Methods of Allergy Testing your Doctor might Recommend

If you suspect that you might have an allergy, but you are unsure of the specific allergen that is causing your allergic reaction, your doctor may recommend a variety of allergy testing to diagnose your condition. The different types of allergy testing can be used to identify a variety of allergens. Since some tests will work better than other depending on the type of allergy suspected, it is a good idea to be familiar with the different methods of allergy testing before you make an appointment with your doctor. Tests can fall into three categories: Scratch tests, elimination tests, and blood tests.

Scratch Tests

The scratch tests are probably the most common type of allergy testing that is done. This test involves placing a small amount of the suspected allergen onto the surface of the skin, and then scratching or pricking the area to allow some of the substance to penetrate the surface. The site is then observed to watch for indication of an allergic reaction such as swelling, redness or itching. A result is often detected in as little as twenty minutes with this method of allergy testing. The other advantage to this type of test is that many different types of allergens can be tested at the same time. This makes this method very useful when the allergen is unknown, for airborne allergens and for allergies from foods and insect bites.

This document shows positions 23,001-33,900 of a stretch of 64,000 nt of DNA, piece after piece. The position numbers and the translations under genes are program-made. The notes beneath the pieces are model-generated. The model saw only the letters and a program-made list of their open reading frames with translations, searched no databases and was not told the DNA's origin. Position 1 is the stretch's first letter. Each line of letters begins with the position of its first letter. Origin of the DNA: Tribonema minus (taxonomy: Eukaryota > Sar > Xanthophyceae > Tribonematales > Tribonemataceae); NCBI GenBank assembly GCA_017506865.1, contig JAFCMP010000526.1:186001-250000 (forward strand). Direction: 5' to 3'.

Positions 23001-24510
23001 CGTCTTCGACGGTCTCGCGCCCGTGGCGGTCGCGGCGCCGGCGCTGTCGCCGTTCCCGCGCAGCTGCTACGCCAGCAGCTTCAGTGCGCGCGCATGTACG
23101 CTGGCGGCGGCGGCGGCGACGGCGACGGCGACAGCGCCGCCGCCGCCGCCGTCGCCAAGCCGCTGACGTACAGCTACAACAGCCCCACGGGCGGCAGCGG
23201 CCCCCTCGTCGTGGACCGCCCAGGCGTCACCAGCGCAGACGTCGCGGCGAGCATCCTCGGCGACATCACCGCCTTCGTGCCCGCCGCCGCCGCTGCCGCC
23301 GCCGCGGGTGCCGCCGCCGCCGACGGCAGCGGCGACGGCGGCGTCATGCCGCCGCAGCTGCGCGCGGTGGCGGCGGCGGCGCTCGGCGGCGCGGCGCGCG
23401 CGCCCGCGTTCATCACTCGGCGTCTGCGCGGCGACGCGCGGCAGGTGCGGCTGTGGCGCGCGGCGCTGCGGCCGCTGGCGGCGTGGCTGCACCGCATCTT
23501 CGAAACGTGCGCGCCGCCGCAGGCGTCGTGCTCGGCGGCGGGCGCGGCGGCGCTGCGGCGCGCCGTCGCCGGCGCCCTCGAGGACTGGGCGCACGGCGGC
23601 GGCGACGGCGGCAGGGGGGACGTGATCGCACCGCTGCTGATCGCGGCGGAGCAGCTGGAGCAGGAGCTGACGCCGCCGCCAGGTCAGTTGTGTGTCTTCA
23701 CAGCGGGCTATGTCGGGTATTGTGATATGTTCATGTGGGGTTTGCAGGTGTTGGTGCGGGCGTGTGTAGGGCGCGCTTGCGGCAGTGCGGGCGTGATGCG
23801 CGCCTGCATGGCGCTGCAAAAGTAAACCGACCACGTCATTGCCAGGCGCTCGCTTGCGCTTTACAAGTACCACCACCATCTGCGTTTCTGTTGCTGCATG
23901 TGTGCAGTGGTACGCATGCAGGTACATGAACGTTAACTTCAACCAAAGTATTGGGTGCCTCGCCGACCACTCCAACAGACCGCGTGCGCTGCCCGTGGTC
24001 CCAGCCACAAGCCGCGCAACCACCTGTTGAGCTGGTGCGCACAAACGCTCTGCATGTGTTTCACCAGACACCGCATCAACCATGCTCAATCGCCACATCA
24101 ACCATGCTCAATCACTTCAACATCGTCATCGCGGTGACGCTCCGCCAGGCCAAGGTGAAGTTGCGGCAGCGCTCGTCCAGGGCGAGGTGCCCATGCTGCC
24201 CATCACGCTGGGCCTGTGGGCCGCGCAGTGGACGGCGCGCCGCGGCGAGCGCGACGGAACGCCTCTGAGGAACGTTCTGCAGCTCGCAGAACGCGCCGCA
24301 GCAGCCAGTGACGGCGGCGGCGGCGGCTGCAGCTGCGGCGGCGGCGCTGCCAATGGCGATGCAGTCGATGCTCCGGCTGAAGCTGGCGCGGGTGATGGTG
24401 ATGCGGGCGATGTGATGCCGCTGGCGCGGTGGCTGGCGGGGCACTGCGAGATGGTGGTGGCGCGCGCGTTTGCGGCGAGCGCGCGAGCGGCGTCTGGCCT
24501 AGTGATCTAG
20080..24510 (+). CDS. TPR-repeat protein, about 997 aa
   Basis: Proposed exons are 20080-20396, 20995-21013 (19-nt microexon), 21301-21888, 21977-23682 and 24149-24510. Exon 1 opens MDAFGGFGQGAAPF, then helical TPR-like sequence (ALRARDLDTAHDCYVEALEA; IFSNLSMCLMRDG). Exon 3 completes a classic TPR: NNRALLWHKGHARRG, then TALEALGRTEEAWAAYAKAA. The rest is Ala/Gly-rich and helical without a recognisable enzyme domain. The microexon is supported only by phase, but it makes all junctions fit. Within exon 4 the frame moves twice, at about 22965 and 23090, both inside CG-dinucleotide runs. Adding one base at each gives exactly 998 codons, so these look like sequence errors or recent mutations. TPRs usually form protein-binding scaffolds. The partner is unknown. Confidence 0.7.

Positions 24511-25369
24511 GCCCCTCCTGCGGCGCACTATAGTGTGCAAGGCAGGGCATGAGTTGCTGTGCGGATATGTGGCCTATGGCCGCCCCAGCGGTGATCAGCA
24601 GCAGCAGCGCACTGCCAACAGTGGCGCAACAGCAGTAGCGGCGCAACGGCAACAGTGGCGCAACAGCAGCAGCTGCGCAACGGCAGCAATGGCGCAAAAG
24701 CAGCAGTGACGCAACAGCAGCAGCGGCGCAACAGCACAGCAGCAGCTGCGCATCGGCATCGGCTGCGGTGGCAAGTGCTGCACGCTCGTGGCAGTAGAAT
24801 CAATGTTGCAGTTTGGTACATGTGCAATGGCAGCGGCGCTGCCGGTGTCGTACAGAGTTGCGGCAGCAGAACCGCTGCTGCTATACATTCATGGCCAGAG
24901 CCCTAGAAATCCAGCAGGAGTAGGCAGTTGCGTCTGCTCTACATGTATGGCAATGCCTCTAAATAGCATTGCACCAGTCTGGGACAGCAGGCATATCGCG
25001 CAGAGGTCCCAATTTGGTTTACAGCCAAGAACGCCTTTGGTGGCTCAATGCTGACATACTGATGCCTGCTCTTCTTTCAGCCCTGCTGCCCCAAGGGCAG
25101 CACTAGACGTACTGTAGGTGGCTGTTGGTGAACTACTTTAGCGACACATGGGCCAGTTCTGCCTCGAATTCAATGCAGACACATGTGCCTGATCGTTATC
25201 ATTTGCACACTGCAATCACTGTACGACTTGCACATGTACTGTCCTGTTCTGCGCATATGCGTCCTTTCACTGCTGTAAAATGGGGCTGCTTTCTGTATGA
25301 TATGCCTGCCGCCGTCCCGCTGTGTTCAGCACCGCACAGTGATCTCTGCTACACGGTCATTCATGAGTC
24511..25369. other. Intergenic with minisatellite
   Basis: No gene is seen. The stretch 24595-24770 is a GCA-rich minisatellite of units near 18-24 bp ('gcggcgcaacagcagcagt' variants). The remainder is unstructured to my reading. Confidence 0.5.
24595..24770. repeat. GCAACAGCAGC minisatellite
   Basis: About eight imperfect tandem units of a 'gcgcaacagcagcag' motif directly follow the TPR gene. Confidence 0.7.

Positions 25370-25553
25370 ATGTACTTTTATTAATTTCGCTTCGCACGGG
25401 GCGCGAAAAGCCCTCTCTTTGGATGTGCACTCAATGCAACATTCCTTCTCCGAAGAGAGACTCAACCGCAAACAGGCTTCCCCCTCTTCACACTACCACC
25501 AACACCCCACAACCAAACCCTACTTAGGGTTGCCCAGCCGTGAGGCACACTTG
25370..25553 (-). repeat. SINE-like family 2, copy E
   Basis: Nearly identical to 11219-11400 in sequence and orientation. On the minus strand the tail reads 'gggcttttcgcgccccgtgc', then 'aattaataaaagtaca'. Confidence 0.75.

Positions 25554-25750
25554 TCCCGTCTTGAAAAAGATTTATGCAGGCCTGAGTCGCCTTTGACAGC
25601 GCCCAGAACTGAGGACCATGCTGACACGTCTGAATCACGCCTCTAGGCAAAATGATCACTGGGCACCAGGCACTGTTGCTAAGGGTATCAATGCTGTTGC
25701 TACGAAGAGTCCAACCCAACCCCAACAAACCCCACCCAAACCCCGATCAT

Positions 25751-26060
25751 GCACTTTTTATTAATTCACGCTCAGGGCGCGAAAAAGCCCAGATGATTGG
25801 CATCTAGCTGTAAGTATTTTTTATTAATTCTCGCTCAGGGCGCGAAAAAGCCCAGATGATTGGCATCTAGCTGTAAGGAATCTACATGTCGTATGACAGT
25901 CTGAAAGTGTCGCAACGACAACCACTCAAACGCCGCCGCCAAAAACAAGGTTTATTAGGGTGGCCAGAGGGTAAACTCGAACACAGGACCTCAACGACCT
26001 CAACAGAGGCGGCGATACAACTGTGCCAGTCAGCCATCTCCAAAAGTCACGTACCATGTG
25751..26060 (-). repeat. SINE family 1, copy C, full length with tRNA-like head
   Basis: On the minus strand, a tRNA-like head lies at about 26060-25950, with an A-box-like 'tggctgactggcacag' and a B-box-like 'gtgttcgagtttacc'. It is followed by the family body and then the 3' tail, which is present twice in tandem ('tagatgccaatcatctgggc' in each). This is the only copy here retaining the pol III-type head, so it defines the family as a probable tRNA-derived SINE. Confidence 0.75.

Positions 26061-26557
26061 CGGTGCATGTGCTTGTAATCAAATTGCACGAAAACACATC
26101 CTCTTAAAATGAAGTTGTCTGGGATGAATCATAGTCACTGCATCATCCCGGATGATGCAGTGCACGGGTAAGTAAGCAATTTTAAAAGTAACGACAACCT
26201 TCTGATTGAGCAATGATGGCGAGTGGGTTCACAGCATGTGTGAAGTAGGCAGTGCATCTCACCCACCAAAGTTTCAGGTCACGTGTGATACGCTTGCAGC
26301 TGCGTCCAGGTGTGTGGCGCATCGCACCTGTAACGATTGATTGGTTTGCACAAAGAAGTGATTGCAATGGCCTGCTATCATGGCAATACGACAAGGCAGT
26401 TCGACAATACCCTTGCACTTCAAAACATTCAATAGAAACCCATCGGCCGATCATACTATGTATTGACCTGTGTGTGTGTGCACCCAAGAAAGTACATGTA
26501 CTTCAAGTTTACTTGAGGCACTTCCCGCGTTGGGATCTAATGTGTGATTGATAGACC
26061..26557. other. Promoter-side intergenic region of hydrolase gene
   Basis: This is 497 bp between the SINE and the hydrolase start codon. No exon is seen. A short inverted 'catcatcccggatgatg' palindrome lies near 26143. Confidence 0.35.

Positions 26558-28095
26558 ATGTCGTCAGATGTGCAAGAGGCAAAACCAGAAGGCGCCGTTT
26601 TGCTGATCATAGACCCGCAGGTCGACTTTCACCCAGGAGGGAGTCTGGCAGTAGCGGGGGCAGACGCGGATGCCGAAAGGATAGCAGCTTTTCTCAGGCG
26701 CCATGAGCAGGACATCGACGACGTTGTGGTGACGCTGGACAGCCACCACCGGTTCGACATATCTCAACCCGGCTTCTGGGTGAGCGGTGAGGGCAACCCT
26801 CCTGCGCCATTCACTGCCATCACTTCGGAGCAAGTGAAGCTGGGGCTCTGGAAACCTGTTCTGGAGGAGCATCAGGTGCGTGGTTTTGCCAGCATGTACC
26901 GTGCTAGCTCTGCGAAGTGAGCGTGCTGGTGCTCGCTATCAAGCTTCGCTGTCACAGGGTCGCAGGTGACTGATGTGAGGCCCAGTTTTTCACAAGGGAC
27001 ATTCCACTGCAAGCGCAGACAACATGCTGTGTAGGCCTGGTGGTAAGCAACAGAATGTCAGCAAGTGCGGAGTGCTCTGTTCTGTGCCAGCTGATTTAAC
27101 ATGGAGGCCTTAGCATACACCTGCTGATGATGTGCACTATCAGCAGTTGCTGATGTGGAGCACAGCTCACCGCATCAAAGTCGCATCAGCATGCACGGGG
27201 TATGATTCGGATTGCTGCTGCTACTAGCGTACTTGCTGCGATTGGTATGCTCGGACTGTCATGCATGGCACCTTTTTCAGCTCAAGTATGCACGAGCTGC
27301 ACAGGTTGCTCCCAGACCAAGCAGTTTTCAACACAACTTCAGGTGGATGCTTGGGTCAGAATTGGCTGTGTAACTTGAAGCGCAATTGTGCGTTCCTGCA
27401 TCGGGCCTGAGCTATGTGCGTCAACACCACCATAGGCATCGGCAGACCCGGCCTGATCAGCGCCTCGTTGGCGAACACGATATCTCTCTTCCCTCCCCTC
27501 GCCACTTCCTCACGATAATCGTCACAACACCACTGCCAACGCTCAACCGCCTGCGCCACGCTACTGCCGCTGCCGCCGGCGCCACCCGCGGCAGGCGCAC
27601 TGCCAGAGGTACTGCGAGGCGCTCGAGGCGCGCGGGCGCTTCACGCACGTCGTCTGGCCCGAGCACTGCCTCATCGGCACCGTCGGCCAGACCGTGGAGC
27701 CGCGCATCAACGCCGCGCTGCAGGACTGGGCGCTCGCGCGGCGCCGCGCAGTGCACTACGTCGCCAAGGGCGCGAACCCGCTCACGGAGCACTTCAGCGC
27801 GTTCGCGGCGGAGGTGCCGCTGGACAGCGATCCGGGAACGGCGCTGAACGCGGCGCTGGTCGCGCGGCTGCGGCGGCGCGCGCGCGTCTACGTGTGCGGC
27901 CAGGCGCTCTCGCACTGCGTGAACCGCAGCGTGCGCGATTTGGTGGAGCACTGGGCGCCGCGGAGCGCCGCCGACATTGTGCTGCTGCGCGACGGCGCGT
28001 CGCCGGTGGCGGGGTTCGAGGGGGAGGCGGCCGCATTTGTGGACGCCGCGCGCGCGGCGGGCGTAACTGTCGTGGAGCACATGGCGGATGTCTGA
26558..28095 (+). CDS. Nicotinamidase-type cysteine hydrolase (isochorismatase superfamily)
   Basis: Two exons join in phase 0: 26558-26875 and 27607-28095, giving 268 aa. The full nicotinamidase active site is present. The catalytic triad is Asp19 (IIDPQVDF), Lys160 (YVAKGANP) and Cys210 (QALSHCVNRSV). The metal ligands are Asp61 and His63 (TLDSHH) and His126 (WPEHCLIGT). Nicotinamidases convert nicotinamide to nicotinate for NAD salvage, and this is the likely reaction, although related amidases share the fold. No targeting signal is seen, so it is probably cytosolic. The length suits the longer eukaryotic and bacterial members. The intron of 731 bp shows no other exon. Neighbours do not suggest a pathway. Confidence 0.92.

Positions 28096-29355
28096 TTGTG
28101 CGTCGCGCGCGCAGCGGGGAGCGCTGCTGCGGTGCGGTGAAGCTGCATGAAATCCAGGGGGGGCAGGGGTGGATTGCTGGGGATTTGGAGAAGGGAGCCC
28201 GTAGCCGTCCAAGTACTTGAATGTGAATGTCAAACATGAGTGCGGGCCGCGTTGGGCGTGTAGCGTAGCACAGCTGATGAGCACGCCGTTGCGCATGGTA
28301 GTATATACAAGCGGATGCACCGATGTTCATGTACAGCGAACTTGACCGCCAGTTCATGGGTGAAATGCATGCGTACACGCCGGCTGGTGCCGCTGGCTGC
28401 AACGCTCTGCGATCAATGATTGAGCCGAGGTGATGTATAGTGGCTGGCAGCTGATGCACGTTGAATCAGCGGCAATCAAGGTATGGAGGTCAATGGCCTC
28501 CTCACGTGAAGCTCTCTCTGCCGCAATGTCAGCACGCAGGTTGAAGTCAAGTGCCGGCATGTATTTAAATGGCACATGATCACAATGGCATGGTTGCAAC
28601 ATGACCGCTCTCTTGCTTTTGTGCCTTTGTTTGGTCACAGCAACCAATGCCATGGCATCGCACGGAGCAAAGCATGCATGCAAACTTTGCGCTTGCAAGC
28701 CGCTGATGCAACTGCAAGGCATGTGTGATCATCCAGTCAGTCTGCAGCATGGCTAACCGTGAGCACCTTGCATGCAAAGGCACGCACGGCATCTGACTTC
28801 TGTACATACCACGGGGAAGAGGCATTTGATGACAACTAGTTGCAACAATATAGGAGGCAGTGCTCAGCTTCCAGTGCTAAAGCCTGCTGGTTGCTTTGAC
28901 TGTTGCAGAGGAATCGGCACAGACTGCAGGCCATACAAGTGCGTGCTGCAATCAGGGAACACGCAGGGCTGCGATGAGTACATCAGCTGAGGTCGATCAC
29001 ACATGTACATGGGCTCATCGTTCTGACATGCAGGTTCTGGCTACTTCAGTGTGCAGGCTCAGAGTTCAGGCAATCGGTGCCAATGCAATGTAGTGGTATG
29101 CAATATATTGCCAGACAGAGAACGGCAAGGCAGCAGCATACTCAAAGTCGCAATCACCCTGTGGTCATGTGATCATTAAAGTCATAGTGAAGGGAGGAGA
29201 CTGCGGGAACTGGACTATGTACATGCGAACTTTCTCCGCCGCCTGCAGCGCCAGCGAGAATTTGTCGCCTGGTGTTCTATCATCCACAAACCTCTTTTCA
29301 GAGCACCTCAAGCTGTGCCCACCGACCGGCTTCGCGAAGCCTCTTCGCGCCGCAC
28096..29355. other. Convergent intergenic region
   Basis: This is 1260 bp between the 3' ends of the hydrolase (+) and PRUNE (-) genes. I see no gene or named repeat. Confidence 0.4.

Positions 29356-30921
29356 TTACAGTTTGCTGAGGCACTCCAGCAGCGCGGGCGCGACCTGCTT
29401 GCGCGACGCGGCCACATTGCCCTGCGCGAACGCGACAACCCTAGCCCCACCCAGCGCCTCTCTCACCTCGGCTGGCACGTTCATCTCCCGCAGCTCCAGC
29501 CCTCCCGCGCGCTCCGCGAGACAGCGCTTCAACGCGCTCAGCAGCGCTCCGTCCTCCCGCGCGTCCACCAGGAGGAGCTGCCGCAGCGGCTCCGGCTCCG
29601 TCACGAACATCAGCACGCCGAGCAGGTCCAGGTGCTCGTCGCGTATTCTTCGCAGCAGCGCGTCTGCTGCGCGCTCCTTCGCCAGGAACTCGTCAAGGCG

Elimination Diets

If a food allergy is suspected, another type of allergy testing that is often performed is the elimination diet. In this process, a variety of foods that are potential allergens are eliminated from the diet for a period of several weeks. Each food is then individually introduced back into the person's diet, with careful observation to see which selection will cause the allergy symptoms to return. This method of allergy testing works best on mild allergic reactions, but can be potentially dangerous for severe, anaphylactic allergies. If a severe allergy is suspected, there is a third method of allergy testing that is preferred to ensure that a potentially life-threatening substance is not introduced into the system in any way.

Blood Tests

The final type of allergy testing that is commonly performed is called a radioallergosorbent test, or RAST. This test is done in the laboratory, using blood that is drawn from the patient. The blood is examined for the presence of immunoglobulin (IgE) antibodies, since this will indicate whether the immune system is producing an allergic reaction in the body. Elevated levels of these IgE's can tell your doctor whether you are allergic to certain types of allergens, although this type of allergy testing does not tend to be as accurate or precise as other methods.

If your doctor decides that you should have some type of allergy testing done, he will first go through your medical history, and possibly instruct you to stop taking any sort of allergy medication for a period of time prior to the test. This will help to ensure the most accurate results.